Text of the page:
A few weeks ago, we ran a post on how peach stones, chestnuts, and coconut shells got enlisted into World War I. In 1917, the U.S. government began a campaign to gather fruit pits and other agricultural waste that could be used in manufacturing charcoal filters for army gas masks — a life-saving device partly invented by Hoosier chemical engineer James Bert Garner.
The “war to end all wars,” of course, failed to do so. Twenty years later, America was on the verge of an even worse conflict. And in 1942, the familiar specter of junk rallies and war-bond drives returned to American newspapers.
Across the U.S., papers advertised the army and navy’s dire need for rubber, scrap iron, and “anything made of metal.” Most of the ads were nationally syndicated, and no one local newspaper can take credit for these darkly comic illustrations of ordinary domestic items turned into deadly weapons.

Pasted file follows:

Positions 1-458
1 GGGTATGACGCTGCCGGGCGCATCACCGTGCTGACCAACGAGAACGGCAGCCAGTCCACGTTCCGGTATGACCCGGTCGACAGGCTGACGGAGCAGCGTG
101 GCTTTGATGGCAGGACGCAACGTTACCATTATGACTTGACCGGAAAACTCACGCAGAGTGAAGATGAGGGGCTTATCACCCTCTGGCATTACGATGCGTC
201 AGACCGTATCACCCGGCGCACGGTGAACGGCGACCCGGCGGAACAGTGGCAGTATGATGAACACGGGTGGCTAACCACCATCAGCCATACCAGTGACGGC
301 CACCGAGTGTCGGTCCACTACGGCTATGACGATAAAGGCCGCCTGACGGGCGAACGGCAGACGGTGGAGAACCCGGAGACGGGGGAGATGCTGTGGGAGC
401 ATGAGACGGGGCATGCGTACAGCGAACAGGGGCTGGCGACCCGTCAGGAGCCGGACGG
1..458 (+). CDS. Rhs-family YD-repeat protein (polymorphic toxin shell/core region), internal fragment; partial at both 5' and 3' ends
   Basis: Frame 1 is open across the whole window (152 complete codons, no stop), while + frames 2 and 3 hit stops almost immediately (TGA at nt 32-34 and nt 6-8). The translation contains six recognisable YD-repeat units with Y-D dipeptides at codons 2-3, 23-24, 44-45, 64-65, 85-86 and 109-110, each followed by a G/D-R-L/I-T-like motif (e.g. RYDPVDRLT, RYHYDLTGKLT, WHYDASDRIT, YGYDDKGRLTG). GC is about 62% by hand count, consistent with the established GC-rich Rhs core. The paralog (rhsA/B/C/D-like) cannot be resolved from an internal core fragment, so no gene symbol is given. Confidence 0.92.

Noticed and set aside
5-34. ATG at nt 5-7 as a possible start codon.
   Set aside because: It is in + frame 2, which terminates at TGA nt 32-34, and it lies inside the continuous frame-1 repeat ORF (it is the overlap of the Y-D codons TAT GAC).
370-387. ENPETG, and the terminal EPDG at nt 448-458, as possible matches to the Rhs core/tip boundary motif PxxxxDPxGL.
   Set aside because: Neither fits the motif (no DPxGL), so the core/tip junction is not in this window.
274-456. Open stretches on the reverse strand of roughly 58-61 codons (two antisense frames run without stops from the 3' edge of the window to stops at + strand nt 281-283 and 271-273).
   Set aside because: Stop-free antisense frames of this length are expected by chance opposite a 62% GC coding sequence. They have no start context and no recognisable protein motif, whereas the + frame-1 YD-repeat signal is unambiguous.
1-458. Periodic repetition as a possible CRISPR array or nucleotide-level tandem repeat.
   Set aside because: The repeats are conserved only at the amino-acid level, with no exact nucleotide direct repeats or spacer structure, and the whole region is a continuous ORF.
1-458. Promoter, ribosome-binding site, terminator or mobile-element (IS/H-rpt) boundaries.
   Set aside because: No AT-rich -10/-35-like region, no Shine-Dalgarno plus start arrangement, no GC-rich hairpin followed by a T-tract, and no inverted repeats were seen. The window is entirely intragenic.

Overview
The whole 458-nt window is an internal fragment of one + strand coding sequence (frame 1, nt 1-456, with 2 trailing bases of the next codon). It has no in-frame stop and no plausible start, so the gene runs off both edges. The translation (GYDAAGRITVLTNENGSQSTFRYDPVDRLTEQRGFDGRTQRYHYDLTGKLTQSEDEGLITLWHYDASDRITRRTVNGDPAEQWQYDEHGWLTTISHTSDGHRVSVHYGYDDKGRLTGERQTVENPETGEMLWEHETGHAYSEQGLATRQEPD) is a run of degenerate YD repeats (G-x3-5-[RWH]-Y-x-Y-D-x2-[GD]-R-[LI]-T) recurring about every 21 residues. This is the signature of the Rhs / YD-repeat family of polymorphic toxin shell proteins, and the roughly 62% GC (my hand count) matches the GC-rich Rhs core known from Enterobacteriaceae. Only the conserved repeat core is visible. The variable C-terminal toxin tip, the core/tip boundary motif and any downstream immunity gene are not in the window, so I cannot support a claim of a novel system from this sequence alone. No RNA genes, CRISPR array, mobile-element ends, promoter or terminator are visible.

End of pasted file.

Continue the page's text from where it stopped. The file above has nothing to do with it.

Like a scene from Walt Disney’s Beauty and the Beast, old radiators, lawn-mowers and worn-out tires were turned into instruments of fighting and killing, from rifles and shells to grim-looking gas masks and hand grenades.
(The Dale News, August 28, 1942.)
The government’s scrap conservation campaign broke down the math. This ad comes from Dale in Spencer County, Indiana, just down the road from Lincoln’s boyhood home and the small town of Santa Claus.
(The Dale News, Spencer County, Indiana, August 21, 1942.)
Drawn by an illustrator for the Conservation Division of the War Production Board, the illustrations were taken out and paid for by the American Industries Salvage Committee. Business at local scrap yards was booming in 1942. The ads stated that scrap material would be purchased at government-controlled prices.
In what was actually one of America’s first recycling programs, the call went out for refrigerators, garbage pails, broken garden tools, lengths of pipe, burlap bags, manila bags, copper wires, zinc, lead, tin, and any kind of old rubber. Rusty scrap metal, the committee reminded Americans, was “actually refined steel, with most impurities removed — and can be quickly melted with new metal in the form of pig iron to produce highest quality steel for our war machines.” In 1942, the U.S. armed forces — just months after Pearl Harbor — needed an additional six million tons of scrap steel for weapons production.